The Most Disastrous Fire in Indian Territory

Eighteen businesses, eight residences and thirteen offices were destroyed leaving fifty-eight people suddenly unemployed.

About 12:30 a.m. on April 15, 1895, some people were returning to the National Hotel (across from the Capitol Building on the North side) in Tahlequah and discovered the fire which had started in a loft in John Wilson's livery stable. The stable was located on Muskogee Avenue at the corner of the alley that is between Delaware and Shawnee streets.

At that time, Tahlequah had four weekly newspapers, one being The Arrow.

The Arrow's office was one of the last buildings to burn, but was quickly back in business. The Cherokee Advocate allowed use of their printing press to accomplish the publication of the paper. Following is the account they published of the incident:

"Town Marshall Eli Wofford, C.D. Pendleton, James Hightower, and of or two others were the first to arrive at the stable after the alarm had been given by the firing of pistols, and, although the whole top of the building was then ablaze, they succeeded in bursting down fences and doors, cutting the horses loose and running them out.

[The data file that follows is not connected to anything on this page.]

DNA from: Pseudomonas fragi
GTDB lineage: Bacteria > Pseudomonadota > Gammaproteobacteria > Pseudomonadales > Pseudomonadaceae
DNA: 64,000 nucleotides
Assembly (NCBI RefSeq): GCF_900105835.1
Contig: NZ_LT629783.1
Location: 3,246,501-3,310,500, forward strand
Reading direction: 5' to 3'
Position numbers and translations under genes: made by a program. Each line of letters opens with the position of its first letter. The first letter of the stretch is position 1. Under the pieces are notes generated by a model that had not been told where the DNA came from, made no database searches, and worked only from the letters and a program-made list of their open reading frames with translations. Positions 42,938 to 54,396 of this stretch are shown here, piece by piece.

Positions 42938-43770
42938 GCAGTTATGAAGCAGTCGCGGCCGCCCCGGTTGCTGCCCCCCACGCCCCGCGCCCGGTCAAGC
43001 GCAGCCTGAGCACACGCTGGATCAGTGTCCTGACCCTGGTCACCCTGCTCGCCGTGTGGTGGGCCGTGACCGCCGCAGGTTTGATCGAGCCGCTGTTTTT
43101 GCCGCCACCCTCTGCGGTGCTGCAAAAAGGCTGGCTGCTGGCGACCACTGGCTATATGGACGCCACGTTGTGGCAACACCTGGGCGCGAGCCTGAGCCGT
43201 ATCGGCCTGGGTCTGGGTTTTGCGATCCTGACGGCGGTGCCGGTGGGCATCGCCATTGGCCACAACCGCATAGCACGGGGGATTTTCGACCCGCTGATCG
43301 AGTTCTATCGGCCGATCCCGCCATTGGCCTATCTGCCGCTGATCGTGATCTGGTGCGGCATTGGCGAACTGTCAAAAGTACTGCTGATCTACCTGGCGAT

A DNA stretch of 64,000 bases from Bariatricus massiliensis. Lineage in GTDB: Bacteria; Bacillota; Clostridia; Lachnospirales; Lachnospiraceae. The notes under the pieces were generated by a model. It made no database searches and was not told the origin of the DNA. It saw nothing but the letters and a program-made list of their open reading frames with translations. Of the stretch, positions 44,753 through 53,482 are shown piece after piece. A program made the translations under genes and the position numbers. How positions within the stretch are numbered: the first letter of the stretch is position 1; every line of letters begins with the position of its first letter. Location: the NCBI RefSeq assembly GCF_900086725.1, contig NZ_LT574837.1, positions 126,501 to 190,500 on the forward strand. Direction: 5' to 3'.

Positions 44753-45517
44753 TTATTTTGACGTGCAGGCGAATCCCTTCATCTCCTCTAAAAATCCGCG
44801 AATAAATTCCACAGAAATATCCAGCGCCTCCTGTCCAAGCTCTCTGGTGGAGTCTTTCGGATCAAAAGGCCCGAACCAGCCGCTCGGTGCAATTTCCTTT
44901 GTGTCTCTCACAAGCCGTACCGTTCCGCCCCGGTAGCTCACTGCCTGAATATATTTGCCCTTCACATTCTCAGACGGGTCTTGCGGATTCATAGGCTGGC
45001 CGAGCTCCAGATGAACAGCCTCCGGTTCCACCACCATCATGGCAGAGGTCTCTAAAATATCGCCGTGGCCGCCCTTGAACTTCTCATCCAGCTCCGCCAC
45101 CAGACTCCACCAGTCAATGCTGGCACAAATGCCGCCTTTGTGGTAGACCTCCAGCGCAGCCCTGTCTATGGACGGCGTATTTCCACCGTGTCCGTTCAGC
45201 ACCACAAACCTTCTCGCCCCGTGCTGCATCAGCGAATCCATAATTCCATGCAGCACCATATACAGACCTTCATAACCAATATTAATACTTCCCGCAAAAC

A brisk southeastern wind hurried the flames to the general merchandise store or J.A. Lawrence & Co., thence to J.P. Carter's drug store and on to Crafton's Red Front.

In the meantime the flames from Wilson's stable leaped across the street and, almost before the slumbering inhabitants were aroused, both sides of the street were a seeting mass of flames. The vicinity, however, soon presented a scene of wild disorder.

All efforts to save the buildings on fire were abandoned and the attention of the gathering crowd was turned to assisting in the removal of goods and furniture. From the large frame building on the corner, under course of construction by McCann Brothers for E.C. Boudinot, the flames swept across Shawnee street to the residences of Waddie Hudson and Capt. J.L. Smith, consuming them in an incredible short time.

From the buildings on the west side of Muskogee street the fire was communicated to the Presbyterian Church, and from there to the large residence of D.W. Bushyhead. While these buildings were burning, the fire was burning rapidly south on the west side of Muskogee street, and, in less than two hours, the entire block around to Park's Racket Store had been consumed.

From Crafton's Red Front on the east side of Muskogee street the flames crossed Shawnee street and consumed R.B. Williams' Grocery and burned everything east for a block.